You can find the link to the KMOV news interview here: https://www.kmov.com/news/i-ll-never-be-the-same-parents-left-grieving-as/article_1d054692-75cc-11e9-96ee-6fe1a9aadc35.html

One Month Later

One Month of Mondays. One Month of tears. One Month has passed since I went into my daughter’s room to tell her Goodnight, but never Goodbye.

I wear her shirts to be closer to her. I daydream about her. I imagine her in all her forms. The tiny, 5.5 lb bald infant, as a gap-toothed toddler, a silly and gangly 8-year old, teenager all dressed up for a school dance, at night dressed down for bed with her glasses and mouthguard. I still expect to see her come running down the stairs in the morning. I still want to reach for my phone to text her. I forget to make a turn when I’m driving, because I’m thinking about that street sign that says “Longview” and how she always used to burst out singing Green Day when we would drive past.

I want to say something positive and uplifting today, but I just can’t. Everyone says I’m strong, but that’s just the brave face I put on. I feel as though I’m crumbling inside. I took my scooter to Zumba at the gym with a friend today and it took every ounce of willpower, even though after I went, I was glad I did. I keep moving, and try to stay distracted. But as I’m going through the motions, I’m always thinking about her.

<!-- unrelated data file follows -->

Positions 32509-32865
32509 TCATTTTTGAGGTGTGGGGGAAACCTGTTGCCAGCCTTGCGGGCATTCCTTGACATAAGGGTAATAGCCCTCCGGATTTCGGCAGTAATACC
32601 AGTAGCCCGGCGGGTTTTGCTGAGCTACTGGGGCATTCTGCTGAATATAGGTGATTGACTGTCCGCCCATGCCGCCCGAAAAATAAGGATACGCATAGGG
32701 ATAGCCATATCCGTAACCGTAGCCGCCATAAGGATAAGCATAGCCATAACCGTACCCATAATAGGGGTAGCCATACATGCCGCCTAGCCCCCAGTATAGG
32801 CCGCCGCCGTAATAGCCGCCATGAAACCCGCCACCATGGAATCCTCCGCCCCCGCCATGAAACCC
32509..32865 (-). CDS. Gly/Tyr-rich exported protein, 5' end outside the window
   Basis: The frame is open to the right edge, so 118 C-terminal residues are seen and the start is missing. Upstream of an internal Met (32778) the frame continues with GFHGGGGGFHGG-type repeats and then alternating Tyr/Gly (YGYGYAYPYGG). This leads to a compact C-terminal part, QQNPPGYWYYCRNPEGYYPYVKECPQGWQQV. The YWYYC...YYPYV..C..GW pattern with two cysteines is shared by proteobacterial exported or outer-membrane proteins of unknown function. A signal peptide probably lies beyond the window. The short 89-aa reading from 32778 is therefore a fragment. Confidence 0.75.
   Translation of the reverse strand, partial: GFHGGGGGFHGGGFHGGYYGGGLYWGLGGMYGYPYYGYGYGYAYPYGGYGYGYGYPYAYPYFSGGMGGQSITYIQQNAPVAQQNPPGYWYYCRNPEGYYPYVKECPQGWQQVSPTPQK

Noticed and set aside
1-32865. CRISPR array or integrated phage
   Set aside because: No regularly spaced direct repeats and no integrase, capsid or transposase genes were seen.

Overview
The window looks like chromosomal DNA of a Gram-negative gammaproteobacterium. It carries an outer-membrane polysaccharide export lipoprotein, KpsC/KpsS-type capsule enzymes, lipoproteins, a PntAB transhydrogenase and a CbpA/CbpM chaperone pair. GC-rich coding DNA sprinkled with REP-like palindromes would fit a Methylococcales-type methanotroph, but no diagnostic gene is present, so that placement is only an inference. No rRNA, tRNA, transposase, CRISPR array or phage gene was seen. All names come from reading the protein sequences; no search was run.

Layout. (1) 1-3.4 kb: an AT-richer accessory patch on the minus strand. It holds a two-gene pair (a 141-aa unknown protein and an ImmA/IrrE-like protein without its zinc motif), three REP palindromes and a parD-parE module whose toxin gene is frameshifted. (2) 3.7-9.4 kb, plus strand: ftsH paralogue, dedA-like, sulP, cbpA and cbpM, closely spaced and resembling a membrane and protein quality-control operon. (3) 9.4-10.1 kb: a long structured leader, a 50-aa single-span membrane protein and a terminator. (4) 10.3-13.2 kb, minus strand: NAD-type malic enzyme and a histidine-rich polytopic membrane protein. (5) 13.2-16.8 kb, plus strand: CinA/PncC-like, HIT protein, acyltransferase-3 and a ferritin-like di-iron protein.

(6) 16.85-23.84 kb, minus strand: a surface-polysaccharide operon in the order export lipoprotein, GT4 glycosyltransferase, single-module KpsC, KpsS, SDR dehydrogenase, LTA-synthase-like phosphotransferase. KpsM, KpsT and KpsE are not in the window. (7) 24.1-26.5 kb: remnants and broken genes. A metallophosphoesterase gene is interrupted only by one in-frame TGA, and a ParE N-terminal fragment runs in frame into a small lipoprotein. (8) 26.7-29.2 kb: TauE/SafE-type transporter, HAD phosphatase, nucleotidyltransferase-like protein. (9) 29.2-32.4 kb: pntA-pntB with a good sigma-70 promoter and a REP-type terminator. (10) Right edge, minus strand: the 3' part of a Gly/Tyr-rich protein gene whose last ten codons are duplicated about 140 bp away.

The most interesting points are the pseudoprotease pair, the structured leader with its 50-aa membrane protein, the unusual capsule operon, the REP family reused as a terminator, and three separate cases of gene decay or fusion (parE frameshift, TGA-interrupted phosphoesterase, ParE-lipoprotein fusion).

I don’t have anything profound or uplifting to say today. I just miss her. There will be better days ahead (and I promise there will be better blog posts too – today just isn’t that day)

My thinker hurts.

My iPhone notepad has always been full of weird random wisdom nuggets, ideas that I have, song mashups that I think of to put together, guitar tabs I want to learn, etc. Example: “Wouldn’t it be great if there were a riverboat restaurant (like the old riverboat McDs that St Louis used to have) that actually traveled along the Mississippi River and spent a couple of months ported at each big city along the river, going south to NOLA in winter and then as far north as navigable in summer” …These are my late night, long drive, and bathtub thoughts that I would otherwise immediately forget, but I instead I put them in my phone and laugh at myself later.